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Report: Despite 439 claims of Mpls. police misconduct, no officers disciplined


Critics are calling into question a new office created by the Minneapolis City Council after 439 cases of alleged police misconduct have yielded no disciplinary measures against an officer, the Star Tribune reports.

The agency, formally known as the Office of Police Conduct Review (OPCR), was created by the city in 2012, replacing the Police Civilian Review Authority (CRA), which was dismantled in 2012.

Teresa Nelson, the legal director of the American Civil Liberties Union of Minnesota, told the Star Tribune that the criticism of the new office "was that it would not improve process and lead to less discipline" and that the "numbers show that those criticisms were accurate."

Medaria Arradondo, the commander of police internal affairs who reviews new complaints with the director of the OPCR, maintains "considerable progress" has been made by the new agency and the numbers reported obscure their gains.

The department's methods of disciplining its own have come under fire lately following recent incidents involving off-duty police officers, including an incident in Green Bay, Wis., where two officers were accused of fighting with black men and using racial slurs. That and another race-related incident involving officers in Apple Valley led MPD Chief Janee Harteau to create a citizens advisory group this summer.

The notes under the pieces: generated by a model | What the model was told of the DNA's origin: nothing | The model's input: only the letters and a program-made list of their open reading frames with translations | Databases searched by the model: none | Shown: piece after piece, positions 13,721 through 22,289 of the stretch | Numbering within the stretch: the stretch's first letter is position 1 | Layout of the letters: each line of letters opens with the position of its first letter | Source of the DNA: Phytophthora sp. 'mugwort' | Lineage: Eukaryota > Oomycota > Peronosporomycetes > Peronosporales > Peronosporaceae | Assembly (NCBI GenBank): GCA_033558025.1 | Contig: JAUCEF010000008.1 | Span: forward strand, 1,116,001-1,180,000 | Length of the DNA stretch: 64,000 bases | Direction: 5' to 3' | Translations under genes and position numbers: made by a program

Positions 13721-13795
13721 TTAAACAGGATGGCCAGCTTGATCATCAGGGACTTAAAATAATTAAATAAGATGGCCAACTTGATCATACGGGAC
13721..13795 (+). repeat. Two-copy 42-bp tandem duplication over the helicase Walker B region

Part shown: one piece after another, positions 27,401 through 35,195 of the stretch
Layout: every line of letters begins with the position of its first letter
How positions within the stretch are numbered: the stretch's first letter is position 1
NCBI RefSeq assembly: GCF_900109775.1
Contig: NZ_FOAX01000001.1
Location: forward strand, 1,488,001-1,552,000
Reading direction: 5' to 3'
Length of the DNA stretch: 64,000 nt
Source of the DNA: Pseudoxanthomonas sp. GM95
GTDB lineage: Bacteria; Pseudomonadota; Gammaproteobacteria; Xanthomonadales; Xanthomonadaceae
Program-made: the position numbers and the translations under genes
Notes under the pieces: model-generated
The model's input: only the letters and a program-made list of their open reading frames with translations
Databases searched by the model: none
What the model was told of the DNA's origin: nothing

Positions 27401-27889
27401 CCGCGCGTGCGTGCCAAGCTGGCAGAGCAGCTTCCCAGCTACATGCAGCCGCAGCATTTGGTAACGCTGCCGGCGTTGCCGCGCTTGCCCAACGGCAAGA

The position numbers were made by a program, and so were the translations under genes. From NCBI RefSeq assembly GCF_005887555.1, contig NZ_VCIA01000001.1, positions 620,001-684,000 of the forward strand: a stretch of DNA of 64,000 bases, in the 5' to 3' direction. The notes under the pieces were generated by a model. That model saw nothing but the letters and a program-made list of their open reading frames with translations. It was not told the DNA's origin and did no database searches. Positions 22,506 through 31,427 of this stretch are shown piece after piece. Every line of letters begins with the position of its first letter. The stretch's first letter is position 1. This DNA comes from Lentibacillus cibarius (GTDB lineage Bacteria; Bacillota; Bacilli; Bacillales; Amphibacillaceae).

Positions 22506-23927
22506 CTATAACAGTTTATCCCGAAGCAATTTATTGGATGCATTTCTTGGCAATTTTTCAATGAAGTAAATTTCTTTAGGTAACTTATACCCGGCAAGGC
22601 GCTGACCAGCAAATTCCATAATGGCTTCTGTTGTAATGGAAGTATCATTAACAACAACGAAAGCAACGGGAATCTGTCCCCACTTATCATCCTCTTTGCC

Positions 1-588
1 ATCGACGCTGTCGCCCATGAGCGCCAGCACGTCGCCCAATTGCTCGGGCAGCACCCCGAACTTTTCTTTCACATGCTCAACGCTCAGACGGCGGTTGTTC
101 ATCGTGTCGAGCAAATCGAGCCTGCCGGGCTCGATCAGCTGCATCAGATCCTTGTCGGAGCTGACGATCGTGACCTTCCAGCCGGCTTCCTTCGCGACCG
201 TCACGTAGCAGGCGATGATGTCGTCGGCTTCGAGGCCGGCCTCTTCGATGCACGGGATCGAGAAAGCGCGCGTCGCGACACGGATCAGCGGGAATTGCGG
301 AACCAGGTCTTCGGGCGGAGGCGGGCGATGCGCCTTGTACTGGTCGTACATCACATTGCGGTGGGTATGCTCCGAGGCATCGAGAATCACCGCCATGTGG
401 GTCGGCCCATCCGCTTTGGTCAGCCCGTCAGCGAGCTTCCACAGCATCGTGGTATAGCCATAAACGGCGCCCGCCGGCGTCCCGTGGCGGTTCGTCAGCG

Another criticism stems from a Star Tribune analysis, which found the city of Minneapolis paid out $14 million for alleged police misconduct claims between 2006 and 2012, but the department rarely concluded the officers involved did anything wrong.

Of the 439 cases in question, a large group of them were dismissed because they were older than 270 days, the Star Tribune reports. Seventeen of them -- all reported to the old CRA -- were forwarded to the new review panel, and seven of which merited possible discipline.

Seven of those cases were sent on to Harteau for review, and MPD Assistant Chief Matt Clark says that five of them were considered "nondisciplinary violations" and only eligible for coaching.

The two remaining cases are still being considered by Harteau, who is on vacation and was not available for comment, the paper says.

According to the Star Tribune, the OPCR says 99 complaints involving minor violations have been to the precincts. In those cases, supervisors coach officers as a way to improve interactions with the members of the public.

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